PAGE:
*If already accredited and deciding to make a switch, it is important to focus on the similarities and differences between the two accrediting bodies’ standards and processes for the most effective use of time and resources. It is also critical to understand the different approaches and philosophies from one accrediting body to another.

To further discuss any of the above items, or if you are interested in assistance with switching from one accrediting body to another, please contact us at Info@AccreditationGuru.com / 212.209.0240. This post contains original content and was written for Accreditation Guru, Inc. Use of this copy is permitted with credit and reference within the same body of copy to Accreditation Guru, Inc.

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Recommendations on using a consultant for the accreditation process

Is your organization considering accreditation? Here are some recommendations on ways a consultant can assist in your accreditation process.

We are happy to answer any questions on accreditation consulting that you may have. Call us at 212.209.0240 or email Jennifer Flowers

Convenient, Informative Webinars Help Answer Your Questions About Accreditation

Part of our vision at Accreditation Guru is to inform and support organizations that are seeking accreditation. As part of that mission, we were thrilled to co-host a webinar with BestNotes, a healthcare IT software and consulting firm, to explain the accreditation process to their customers.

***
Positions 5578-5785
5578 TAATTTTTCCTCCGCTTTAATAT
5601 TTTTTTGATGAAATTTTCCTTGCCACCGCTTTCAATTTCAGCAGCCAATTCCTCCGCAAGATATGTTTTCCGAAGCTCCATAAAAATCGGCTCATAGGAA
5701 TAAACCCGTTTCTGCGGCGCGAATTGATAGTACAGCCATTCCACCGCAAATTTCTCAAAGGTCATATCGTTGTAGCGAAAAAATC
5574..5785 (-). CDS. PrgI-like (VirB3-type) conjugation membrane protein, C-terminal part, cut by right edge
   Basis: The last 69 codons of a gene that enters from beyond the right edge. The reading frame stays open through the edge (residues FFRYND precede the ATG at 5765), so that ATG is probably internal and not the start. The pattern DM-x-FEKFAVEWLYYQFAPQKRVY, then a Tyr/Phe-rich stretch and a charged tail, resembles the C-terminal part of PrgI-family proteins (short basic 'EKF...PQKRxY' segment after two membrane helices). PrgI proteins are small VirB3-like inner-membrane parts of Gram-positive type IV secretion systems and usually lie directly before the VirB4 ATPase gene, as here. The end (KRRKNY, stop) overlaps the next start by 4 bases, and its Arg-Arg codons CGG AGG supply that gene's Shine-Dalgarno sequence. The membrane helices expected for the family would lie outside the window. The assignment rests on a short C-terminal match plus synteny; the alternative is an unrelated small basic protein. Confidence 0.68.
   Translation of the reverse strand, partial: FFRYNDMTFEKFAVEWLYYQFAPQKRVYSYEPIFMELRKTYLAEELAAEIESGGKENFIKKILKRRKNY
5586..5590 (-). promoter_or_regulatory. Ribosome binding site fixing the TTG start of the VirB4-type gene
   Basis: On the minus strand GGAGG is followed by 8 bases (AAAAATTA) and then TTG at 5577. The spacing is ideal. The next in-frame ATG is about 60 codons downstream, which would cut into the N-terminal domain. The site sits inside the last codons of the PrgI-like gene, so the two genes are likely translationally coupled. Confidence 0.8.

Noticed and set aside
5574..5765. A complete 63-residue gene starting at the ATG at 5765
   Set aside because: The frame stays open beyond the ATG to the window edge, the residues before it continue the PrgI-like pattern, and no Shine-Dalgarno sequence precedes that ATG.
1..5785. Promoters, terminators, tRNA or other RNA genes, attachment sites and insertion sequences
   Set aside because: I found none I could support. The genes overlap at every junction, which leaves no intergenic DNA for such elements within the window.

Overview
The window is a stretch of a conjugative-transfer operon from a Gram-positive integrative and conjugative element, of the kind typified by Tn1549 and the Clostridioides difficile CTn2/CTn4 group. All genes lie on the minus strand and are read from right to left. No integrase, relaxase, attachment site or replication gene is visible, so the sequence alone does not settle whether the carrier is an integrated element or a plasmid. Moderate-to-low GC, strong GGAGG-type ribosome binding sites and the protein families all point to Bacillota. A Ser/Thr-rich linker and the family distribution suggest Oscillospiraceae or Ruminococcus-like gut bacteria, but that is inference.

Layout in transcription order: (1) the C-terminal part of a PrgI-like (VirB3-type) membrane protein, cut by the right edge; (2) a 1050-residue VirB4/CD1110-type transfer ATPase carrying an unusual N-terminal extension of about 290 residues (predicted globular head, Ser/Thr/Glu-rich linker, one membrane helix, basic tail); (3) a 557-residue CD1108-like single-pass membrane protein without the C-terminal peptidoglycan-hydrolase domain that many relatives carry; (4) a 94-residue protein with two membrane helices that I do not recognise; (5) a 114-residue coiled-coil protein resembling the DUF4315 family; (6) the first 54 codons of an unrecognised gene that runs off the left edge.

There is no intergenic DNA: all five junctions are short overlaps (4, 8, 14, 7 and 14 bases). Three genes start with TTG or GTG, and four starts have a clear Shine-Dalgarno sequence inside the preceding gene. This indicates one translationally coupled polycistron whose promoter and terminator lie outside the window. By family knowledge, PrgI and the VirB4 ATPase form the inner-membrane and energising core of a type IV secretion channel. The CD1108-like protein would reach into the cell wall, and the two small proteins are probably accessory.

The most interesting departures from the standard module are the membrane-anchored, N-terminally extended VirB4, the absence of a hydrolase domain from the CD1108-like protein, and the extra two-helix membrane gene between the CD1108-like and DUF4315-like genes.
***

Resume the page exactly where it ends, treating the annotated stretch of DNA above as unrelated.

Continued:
Many different factors can prompt an organization to pursue accreditation. These drivers may come from internal decisions, such as a commitment to quality and safety, or a desire to attract high-quality employees. Others may be external, such as regulatory or reimbursement requirements.

There are many advantages to accreditation that vary depending on the organization or the accrediting body. In general, some of the biggest advantages include:

  • Improvements to quality and safety
  • Risk reductions
  • Improvements to service delivery
  • Better documentation of organizational plans, policies, and procedures
  • Creating a specific plan to go “above and beyond”

A portion of Accreditation Guru’s webinar with BestNotes examined the similarities and differences between two accrediting bodies: CARF International and The Joint Commission. We compared fee structures, accreditation timelines, the scope of accreditation, and how long it lasts. Webinar attendees were better equipped to decide which accrediting body to partner with.